Sample output:
SERVICE_NAME: mssqlserver
        TYPE               : 10  WIN32_OWN_PROCESS
        STATE              : 4  RUNNING
                                (STOPPABLE, PAUSABLE, ACCEPTS_SHUTDOWN)
        WIN32_EXIT_CODE    : 0  (0x0)
        SERVICE_EXIT_CODE  : 0  (0x0)
        CHECKPOINT         : 0x0
        WAIT_HINT          : 0x0
Two of the known service restart rules applied by other non-Microsoft services are:
1. Cisco security agent has a Service Restart rule which causes the SQL server service to restart once it is stopped.
2. Altiris has a similar rule.
The job of these services is to start services that were stopped. So when SQL setup stopped SQL Server service these services started SQL service which ended up holding a handle on this mssqlsystemresource1.ldf.

Troubleshooting SQL Setup Failures

  1. The Setup Logs for SQL Server 2005 are created in the following location
    “(system drive):\Program Files\Microsoft SQL Server\90\Setup Bootstrap\LOG” 
    There are two folders underneath this location:
    a. Files
    b. Hotfix
  2. The files under the Files folder are created during the RTM installation of SQL Server 2005
  3. The files under the Hotfix folder are created during Service Pack/Hotfix installation
  4. For every failed setup of SQL Server 2005, there will be a .CAB (Cabinet file) created under the Files or Hotifx depending on what installation you are performing: RTM/Hotfix/Service Pack installation
  5. Also, the LOG folder would have a summary.txt file which would give a brief overview of which component(s) failed to install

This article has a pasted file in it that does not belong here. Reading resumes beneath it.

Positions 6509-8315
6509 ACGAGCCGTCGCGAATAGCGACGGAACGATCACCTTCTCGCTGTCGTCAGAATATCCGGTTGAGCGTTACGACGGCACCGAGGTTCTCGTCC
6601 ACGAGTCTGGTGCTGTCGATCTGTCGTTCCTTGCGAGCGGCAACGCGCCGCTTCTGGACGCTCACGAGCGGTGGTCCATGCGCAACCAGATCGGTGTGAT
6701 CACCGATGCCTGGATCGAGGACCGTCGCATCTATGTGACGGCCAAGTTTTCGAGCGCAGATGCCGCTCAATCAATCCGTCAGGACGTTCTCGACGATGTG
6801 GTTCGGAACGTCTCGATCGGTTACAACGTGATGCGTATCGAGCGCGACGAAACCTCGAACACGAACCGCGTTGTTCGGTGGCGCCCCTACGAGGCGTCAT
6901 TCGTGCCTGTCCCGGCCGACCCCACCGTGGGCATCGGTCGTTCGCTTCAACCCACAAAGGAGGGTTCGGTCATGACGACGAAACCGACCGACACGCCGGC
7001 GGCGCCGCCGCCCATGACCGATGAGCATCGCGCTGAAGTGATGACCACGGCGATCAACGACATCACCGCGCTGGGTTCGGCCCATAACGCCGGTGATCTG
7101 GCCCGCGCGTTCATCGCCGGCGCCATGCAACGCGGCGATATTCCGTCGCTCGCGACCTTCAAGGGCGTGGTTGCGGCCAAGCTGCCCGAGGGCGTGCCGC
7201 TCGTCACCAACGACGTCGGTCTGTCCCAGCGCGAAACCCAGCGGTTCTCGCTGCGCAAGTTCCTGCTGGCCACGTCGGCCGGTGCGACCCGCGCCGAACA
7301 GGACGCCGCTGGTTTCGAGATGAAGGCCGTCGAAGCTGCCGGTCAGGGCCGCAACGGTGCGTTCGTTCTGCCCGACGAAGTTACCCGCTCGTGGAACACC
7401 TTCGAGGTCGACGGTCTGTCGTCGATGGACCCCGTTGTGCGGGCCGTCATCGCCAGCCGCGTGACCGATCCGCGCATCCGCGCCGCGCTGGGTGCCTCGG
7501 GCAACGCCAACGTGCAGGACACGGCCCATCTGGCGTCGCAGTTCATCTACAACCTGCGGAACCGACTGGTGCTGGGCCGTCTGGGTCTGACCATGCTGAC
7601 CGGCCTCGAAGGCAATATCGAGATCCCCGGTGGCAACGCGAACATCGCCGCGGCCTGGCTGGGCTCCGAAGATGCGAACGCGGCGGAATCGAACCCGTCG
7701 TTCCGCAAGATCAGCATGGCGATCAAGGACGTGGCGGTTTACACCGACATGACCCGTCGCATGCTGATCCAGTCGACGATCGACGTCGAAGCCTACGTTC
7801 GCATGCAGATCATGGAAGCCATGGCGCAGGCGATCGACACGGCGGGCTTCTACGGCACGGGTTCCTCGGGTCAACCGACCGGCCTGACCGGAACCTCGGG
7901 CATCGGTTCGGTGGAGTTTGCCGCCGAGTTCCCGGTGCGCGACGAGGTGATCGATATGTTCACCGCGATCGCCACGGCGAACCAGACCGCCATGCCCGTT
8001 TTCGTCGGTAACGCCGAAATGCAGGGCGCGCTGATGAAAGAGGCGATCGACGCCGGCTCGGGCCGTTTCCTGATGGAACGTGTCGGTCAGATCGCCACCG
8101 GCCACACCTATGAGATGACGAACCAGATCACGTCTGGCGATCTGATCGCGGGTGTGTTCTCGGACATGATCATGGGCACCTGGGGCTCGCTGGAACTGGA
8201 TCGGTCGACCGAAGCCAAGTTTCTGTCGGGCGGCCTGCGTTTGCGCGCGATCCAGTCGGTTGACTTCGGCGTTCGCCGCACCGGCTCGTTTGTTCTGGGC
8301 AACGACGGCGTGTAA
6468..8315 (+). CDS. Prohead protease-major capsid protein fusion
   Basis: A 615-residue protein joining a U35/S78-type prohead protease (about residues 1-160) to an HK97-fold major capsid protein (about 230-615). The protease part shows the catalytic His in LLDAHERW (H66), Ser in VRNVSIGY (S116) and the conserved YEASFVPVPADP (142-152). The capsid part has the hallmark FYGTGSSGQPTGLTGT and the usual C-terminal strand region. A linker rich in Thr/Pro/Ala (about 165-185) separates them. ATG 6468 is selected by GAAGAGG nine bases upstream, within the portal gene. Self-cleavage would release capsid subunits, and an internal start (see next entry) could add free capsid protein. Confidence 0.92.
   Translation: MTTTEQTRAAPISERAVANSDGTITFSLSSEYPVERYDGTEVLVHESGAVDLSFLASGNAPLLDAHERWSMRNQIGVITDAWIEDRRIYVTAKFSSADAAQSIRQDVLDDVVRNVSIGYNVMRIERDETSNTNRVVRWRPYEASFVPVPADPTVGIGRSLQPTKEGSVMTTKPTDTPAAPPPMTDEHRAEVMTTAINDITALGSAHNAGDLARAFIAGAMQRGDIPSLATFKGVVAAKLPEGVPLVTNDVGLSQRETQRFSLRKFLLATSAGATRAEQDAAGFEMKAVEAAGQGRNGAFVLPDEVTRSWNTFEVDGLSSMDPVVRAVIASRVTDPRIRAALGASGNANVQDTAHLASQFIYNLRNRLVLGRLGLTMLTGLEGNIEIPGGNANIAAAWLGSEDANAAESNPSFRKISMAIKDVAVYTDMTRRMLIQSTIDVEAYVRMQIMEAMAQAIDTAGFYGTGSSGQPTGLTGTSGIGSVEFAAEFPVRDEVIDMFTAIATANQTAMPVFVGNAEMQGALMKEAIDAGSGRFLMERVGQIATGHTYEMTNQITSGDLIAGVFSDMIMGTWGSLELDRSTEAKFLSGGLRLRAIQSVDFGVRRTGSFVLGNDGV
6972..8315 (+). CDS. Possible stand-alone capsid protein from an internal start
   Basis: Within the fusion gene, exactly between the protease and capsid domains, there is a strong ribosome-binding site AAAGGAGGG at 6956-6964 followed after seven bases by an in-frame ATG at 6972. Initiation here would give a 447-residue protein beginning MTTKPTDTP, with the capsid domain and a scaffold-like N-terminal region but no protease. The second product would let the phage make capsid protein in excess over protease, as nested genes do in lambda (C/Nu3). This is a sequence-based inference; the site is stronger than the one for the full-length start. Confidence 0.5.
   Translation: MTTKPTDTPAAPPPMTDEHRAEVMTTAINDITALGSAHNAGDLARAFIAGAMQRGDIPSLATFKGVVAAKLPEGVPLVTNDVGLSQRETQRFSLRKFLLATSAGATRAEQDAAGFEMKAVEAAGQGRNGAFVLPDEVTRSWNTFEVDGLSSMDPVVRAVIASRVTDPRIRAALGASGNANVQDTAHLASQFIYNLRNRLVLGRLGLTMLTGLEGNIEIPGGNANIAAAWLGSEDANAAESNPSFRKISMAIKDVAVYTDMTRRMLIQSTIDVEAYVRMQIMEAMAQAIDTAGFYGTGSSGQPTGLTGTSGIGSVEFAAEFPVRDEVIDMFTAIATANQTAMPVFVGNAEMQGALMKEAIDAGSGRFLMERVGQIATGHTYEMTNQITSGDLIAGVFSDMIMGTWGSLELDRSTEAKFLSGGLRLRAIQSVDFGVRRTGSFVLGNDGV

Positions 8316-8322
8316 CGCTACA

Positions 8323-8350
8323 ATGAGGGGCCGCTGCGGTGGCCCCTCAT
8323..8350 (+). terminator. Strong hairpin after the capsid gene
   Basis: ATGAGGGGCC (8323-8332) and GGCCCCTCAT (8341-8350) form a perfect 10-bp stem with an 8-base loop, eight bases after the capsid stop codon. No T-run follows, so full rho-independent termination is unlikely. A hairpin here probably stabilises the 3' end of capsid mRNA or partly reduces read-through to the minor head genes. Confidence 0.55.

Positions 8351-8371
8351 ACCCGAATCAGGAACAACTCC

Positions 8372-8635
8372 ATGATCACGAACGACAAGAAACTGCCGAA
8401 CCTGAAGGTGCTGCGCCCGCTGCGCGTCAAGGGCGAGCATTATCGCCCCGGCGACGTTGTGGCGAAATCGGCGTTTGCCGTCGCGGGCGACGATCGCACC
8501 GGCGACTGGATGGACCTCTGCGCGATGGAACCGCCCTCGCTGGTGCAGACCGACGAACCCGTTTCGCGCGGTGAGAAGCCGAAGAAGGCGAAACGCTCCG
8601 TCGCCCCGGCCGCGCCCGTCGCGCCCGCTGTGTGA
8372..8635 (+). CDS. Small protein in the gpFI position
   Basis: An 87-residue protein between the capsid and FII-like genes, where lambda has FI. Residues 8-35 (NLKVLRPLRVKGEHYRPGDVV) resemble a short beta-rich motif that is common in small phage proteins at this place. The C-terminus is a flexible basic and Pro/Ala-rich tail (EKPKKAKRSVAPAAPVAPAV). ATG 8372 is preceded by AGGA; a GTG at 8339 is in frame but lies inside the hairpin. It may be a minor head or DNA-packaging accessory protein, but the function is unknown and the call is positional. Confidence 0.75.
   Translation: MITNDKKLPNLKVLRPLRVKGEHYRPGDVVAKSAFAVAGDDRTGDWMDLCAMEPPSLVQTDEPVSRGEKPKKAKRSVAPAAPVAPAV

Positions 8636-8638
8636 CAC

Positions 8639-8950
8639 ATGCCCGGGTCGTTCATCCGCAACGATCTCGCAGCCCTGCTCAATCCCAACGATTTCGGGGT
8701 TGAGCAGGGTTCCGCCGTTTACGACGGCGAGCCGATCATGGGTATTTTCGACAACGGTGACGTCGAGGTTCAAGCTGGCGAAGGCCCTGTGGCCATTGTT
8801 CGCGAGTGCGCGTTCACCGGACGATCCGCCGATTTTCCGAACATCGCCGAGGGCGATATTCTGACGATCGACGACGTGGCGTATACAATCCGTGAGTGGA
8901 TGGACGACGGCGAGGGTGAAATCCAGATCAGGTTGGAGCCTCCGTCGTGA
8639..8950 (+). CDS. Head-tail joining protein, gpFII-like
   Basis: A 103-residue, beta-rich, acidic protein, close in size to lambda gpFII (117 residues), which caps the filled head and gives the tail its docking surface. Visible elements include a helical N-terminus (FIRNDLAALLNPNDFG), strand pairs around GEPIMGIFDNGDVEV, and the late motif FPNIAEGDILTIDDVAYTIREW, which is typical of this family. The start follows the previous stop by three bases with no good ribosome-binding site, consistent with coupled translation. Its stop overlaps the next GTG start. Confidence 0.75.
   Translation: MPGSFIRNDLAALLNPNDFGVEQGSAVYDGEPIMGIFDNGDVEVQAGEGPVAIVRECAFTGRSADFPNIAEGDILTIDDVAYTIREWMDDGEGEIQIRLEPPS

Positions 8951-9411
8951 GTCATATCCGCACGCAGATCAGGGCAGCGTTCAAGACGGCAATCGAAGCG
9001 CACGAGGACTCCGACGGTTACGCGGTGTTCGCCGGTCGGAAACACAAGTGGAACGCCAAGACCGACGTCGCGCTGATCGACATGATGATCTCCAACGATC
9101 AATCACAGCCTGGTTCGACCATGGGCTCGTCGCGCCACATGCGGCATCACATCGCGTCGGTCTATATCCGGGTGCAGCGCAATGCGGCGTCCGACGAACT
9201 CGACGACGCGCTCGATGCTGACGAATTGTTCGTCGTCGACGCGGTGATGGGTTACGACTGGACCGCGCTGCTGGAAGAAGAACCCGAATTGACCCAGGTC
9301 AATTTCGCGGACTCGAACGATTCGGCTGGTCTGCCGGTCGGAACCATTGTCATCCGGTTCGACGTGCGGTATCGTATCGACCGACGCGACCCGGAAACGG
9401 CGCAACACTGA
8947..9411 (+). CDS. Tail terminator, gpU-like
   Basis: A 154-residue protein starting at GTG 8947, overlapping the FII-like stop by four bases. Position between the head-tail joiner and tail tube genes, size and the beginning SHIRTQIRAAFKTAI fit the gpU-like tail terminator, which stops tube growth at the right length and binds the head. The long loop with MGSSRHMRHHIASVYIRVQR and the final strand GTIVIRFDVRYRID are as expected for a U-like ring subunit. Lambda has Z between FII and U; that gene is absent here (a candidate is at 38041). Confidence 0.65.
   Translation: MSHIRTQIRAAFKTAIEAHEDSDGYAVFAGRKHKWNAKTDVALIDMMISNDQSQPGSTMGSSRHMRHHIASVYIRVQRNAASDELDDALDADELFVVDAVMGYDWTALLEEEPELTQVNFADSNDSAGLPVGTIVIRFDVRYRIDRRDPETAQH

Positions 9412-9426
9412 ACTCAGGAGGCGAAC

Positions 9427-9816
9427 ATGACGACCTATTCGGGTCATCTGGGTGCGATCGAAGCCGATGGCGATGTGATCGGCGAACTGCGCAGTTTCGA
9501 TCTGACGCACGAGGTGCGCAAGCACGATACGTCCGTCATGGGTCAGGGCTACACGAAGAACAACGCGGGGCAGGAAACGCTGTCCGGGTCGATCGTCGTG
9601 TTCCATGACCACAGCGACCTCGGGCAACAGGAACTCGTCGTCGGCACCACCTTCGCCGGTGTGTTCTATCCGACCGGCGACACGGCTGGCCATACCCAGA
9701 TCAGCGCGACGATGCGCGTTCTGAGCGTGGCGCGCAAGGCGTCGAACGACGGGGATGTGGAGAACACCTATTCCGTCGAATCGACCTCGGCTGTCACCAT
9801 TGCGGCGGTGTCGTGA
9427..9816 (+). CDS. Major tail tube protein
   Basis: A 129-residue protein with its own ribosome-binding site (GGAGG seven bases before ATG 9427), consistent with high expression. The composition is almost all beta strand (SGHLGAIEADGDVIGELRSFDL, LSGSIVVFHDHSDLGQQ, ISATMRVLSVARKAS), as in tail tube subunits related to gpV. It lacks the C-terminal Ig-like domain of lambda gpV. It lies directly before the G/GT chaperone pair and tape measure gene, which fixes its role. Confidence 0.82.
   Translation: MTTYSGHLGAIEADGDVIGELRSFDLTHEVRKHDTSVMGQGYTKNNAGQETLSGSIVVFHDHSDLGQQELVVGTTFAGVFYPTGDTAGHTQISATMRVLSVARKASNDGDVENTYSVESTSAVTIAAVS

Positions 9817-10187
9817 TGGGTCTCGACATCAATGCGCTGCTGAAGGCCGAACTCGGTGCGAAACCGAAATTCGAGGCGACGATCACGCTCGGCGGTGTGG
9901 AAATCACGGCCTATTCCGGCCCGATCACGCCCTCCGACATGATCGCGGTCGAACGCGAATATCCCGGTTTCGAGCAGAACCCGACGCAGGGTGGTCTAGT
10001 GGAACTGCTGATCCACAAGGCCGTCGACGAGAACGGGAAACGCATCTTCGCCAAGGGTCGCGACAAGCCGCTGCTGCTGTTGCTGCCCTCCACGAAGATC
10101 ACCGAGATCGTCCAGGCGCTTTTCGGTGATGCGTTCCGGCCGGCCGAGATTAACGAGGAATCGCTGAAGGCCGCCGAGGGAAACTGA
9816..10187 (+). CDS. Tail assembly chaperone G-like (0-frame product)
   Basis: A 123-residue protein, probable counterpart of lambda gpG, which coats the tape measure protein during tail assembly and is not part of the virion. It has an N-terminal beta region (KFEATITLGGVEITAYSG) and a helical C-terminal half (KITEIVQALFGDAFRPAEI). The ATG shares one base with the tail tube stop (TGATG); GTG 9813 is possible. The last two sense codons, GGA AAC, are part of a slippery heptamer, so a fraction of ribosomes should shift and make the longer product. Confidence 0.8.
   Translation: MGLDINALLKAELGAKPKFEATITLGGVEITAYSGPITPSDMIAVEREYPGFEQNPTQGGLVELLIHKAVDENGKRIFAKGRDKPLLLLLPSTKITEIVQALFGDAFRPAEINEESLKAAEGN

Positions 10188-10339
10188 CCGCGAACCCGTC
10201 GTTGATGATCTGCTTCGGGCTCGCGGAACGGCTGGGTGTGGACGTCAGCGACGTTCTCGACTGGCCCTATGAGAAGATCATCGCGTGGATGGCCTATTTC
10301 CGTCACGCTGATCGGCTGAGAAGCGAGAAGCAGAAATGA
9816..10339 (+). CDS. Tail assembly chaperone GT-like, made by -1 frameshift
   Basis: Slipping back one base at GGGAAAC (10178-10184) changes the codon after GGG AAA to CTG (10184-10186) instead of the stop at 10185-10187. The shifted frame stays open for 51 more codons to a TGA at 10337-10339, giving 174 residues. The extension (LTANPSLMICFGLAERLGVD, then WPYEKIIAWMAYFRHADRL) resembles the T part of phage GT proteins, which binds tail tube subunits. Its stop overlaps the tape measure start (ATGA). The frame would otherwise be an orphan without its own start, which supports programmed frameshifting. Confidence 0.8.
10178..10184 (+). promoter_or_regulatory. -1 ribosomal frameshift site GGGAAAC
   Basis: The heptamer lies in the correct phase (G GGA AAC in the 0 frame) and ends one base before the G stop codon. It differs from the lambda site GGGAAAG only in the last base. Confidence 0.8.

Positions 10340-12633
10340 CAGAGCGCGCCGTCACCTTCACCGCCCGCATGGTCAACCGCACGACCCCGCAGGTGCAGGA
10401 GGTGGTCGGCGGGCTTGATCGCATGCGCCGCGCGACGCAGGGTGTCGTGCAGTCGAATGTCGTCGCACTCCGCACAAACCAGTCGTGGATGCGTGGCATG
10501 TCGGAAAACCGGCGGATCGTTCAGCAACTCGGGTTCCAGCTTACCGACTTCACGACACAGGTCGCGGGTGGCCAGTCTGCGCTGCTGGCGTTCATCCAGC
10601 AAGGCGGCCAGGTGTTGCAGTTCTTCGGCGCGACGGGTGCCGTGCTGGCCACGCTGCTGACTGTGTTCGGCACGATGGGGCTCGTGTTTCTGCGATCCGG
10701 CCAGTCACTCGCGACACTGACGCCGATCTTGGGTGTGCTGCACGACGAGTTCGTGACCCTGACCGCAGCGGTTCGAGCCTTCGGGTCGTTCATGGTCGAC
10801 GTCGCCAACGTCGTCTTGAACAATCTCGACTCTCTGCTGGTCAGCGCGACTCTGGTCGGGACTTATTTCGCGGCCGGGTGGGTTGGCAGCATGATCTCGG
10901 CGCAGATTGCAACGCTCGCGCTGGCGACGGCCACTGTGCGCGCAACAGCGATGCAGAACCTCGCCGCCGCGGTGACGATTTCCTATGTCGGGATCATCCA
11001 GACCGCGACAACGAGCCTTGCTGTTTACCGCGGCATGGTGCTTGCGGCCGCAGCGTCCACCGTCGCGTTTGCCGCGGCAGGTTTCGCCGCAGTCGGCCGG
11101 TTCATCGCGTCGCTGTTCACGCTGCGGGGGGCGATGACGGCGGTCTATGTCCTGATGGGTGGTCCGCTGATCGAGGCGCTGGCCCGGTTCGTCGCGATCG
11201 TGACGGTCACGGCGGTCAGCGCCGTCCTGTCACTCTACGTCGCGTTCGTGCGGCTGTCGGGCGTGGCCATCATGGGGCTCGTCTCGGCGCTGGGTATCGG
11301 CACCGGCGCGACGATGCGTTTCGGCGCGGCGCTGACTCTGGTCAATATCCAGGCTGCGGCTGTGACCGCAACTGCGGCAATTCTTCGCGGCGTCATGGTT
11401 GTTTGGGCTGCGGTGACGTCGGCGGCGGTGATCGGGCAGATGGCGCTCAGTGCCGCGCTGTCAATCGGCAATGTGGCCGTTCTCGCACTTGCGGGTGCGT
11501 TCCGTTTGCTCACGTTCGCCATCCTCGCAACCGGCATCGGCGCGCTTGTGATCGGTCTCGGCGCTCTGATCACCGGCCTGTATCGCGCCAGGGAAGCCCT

6. SQL Server 2005 uses MSI to install the components. For RTM setup, we use .MSI files and for patches, we use MSP files. The error # that you see in the setup summary.txt file would be present in the associated MSP or MSI log along with extended information of which function was being called. Eg. If setup fails during the configuration phase, then you might get the connectivity errors related to the attempts that setup made to connect to SQL Server. This would further provide some more hints to troubleshoot the issue
  7. Using the Error Number and the Component Name, find out if you come back with any helpful links from
  8. If you are getting nowhere, then please post a question on the MSDN/TechNet Forums (Setup and Upgrade) or open up a support incident with Microsoft Product Support Services

Please refer the following for more details:

Another comprehensive blog post which talks about SQL Server 2005 Setup Logs:

SQL Server 2000 Setup Failures
The setup logs for RTM installations for SQL Server 2000 are installed with the following log sqlstp.log getting created in the %windows% folder.
The Service Pack setup logs are created having the following filename sqlsp.log under the same location specified above.
However, the hotfix logs are created with the following prefix “KB***.log

SQL Server 2000 setup doesn’t create multiple setup logs. You can use sqlstp.log (RTM setup) or sqlsp.log (Service Pack setups) or KB*****.log (Patch setup) and look for “return value 3“. If an action specified by a setup function errors out, then it prints the Return Value as 3 in the setup logs.
The drawback with the SQL setup logs for SQL Server 2000 is that the setup logs get overwritten every time setup is run. But in SQL Server 2005, this is not the case. All the logs are retained in the BOOTSTRAP folder and a new set of log files are created with incremental numbers in the same location.